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I have the following code:

#include <iostream>
using namespace std;

class A
{
    int m_value;
public:
    A(int value)
    {
        m_value = value;
        funcA(&A::param);
    }

    void funcA(void (A::*function)(int))
    {
        (this->*function)(m_value);
    }

    void param(int i)
    {
        cout << "i = " << i << endl;
    }
};


int main()
{
    A ob(10);

    return 0;
}

I have a class in which I call a function that receives another function as parameter. The function call is at line funcA(&A::param). What I want is to be able to pass a function as parameter without being necessary to specify the class scope: funcA(&param). Also I didn't want to use typedefs that's why I have the code a little 'dirty'.

Is there any possibility to achieve this?

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What is the point of this? –  Aesthete Aug 31 '12 at 15:09
    
It is just an experimental example. The useful thing in this is a little complex and it's too much to explain. It can be applied if this class is made to be inherited so the user can pass functions as parameters easier. –  Jacob Krieg Aug 31 '12 at 15:17
    
Well however complex the application of what you're intending to achieve, it's most likely less confusing than what you've shown here. Just show us what you're actually trying to achieve. –  Aesthete Aug 31 '12 at 15:22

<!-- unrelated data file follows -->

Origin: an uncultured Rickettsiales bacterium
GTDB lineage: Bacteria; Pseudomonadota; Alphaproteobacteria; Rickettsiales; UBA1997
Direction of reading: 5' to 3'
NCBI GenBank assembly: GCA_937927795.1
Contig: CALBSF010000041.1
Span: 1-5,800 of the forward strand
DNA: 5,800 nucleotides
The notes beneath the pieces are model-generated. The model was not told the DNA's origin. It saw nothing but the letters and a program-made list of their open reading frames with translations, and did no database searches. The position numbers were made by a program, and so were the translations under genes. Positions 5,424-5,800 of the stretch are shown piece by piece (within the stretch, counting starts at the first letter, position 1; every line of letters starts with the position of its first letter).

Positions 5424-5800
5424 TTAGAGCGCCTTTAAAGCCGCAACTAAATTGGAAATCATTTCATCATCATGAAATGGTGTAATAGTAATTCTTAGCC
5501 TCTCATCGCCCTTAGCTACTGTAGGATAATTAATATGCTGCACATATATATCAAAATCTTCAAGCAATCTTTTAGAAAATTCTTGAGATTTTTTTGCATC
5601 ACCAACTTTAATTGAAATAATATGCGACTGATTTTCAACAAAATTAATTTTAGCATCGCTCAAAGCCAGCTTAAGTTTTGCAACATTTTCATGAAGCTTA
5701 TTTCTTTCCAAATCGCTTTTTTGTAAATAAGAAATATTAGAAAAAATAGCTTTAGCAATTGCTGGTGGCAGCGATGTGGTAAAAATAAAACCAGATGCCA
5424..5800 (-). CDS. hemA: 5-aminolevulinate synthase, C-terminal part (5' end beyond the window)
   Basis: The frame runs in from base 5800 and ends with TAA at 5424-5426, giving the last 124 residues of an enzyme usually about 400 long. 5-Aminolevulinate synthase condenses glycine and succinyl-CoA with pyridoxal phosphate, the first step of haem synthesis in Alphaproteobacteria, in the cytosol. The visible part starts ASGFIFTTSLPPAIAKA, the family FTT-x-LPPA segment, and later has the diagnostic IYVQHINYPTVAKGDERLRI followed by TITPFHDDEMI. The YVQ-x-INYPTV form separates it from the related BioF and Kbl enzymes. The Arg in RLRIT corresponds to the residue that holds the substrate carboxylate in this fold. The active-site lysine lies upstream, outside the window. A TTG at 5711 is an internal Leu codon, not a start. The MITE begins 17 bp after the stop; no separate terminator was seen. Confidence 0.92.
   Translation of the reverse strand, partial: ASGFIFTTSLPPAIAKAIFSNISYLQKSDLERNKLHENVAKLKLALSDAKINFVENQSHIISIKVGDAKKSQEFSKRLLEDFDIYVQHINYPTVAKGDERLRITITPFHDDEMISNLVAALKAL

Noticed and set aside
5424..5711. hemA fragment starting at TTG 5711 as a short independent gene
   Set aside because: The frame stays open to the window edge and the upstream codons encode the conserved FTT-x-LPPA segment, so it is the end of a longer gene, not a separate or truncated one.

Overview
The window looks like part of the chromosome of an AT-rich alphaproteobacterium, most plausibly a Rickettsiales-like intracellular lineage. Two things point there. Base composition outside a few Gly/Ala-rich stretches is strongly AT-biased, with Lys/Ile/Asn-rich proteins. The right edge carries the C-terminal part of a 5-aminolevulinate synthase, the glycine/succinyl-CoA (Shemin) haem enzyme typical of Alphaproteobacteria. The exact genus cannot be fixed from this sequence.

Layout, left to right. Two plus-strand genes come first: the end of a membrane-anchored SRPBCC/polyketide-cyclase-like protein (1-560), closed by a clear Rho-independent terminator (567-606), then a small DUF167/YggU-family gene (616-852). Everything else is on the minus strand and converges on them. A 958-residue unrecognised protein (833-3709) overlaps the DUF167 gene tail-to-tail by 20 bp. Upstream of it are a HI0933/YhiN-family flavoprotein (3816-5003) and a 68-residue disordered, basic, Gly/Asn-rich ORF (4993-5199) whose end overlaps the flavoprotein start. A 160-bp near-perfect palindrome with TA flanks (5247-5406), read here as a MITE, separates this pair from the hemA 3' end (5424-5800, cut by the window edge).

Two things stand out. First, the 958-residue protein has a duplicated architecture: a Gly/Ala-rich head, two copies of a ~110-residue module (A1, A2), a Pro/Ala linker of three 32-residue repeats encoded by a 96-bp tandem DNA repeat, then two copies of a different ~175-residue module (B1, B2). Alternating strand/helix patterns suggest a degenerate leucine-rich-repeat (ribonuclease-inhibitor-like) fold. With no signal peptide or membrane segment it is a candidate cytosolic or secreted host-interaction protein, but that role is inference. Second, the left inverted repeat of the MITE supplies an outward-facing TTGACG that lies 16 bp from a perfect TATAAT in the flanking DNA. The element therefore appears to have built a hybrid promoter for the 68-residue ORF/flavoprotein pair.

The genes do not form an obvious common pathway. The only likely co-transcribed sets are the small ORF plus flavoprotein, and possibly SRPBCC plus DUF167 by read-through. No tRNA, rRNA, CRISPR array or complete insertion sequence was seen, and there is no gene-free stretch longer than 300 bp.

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3 Answers 3

up vote 0 down vote accepted

This cannot be done. A function pointer in a class must be identified using the class scope (A::function)

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That is kind of ugly.

The first thing you should look at doing is recoding things to use inheritence and dynamic dispatch instead. To do this you change the A class to have a virtual method that funcA calls

class A {
...
    void funcA () {
       custom_function(m_value);
    }
protected:
   virtual void custom_function (int)=0;
}

Now for every different custom_function you want to use, you declare a new class derived from A, and implement the function in there. It will automagically get called from funcA:

class A_print : public A {
public:
    virtual void custom_function (int param) { 
       std::cout << "param was " << param << std::endl;
    }
}

If that isn't flexible enough for you, the next best C++-ish solution would be to implement a functor (an object that acts as a function, possibly even overriding the ()operator.

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I don't understand why you can't just do this:

#include <iostream>
using namespace std;

class A
{
    int m_value;
public:
    A(int value)
    {
      param(value);
    }

    void param(int i)
    {
        cout << "i = " << i << endl;
    }
};

int main()
{
    A ob(10);
    return 0;
}
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